Facing wide-ranging blowback from an exemption tailored for the National Rifle Association, House Democratic leaders have decided to expand the carve-out from disclosure requirements in a campaign finance measure they are trying to pass this week.
The new standard lowers the membership requirement for outside groups from 1 million members to 500,000. Those groups would still need to have members in 50 states, have existed for 10 years and can accept no more than 15 percent of their funding from corporate or union sources. The broader bill, called the DISCLOSE Act, comes in response to the controversial Supreme Court decision in January that struck down limits on corporate and union spending in elections. The bill would force groups participating in elections to name their top donors, among other changes.
It was not immediately clear which groups would qualify under the new carve-out, though the Sierra Club, with 750,000 members, appears likely to meet the standard. A House Democratic aide said the change was not made with any particular groups in mind. The number was reduced recognizing that there are groups out there that have a long-standing history of doing grass-roots work. We originally thought some of these groups would be covered, but they werent, the aide said. This keeps all of the teeth of the bill, but it also sets a uniform standard for groups to meet.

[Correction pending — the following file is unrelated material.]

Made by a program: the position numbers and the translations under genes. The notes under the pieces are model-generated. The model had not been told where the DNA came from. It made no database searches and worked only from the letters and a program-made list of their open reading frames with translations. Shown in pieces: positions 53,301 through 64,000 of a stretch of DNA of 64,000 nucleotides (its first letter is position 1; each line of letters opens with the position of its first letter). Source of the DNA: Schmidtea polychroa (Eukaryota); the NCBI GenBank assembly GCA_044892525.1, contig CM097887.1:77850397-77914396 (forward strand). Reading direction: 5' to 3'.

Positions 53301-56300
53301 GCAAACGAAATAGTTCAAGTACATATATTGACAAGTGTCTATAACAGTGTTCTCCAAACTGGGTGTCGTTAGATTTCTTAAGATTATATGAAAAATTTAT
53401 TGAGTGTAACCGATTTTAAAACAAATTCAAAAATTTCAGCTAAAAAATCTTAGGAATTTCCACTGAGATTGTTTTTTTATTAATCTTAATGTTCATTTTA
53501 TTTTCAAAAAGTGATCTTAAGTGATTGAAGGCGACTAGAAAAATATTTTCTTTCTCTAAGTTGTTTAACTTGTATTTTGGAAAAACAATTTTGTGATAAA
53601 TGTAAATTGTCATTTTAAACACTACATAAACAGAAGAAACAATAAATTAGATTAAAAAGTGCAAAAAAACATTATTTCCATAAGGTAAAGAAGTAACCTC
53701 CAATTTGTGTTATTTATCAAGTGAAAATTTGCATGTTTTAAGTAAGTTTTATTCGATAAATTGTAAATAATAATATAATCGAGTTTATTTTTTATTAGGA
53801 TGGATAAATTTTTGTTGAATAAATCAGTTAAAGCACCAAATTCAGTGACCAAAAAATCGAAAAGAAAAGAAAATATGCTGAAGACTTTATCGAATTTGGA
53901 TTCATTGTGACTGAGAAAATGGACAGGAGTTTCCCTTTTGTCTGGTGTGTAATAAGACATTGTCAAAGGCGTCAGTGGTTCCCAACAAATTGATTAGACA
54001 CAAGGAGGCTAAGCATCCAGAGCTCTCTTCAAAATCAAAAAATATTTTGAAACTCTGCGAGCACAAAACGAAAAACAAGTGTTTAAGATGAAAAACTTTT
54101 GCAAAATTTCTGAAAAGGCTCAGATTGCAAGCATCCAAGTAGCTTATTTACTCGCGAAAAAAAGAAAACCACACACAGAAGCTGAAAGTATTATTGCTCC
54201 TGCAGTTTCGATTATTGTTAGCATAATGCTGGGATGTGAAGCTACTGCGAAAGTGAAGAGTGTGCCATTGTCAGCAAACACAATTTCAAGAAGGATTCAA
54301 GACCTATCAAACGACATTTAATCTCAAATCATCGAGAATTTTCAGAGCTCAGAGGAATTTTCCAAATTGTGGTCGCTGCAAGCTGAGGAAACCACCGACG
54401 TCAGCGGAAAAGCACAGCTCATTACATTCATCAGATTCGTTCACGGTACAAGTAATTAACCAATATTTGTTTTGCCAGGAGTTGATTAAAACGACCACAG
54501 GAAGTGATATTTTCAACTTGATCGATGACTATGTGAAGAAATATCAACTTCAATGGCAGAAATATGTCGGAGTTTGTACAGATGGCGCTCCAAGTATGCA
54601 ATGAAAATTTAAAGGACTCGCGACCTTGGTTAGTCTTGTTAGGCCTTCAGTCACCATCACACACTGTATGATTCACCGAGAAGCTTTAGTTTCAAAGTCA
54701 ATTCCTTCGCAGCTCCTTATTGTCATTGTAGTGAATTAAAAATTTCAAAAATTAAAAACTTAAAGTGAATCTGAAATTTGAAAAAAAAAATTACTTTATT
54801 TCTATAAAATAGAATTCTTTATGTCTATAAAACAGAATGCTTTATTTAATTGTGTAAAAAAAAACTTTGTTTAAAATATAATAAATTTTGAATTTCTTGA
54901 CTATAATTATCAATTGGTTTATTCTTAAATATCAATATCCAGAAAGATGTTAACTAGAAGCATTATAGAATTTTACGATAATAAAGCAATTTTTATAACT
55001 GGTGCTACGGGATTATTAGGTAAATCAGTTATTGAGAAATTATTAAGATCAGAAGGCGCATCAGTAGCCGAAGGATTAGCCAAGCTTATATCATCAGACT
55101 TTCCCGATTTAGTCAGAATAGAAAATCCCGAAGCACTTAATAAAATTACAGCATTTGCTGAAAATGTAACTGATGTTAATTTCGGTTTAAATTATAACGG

Leaders plan to take the measure to the Rules Committee on Thursday afternoon and to the floor on Friday.
Following the speeches from elected officials, the crowd stands at long tables as they dig into BBQ, brunswick stew, cadillac rice at the Law Enforcement Cookout at Wayne Dasher's pond house in Glennville, Ga., on Thursday, April 17, 2014.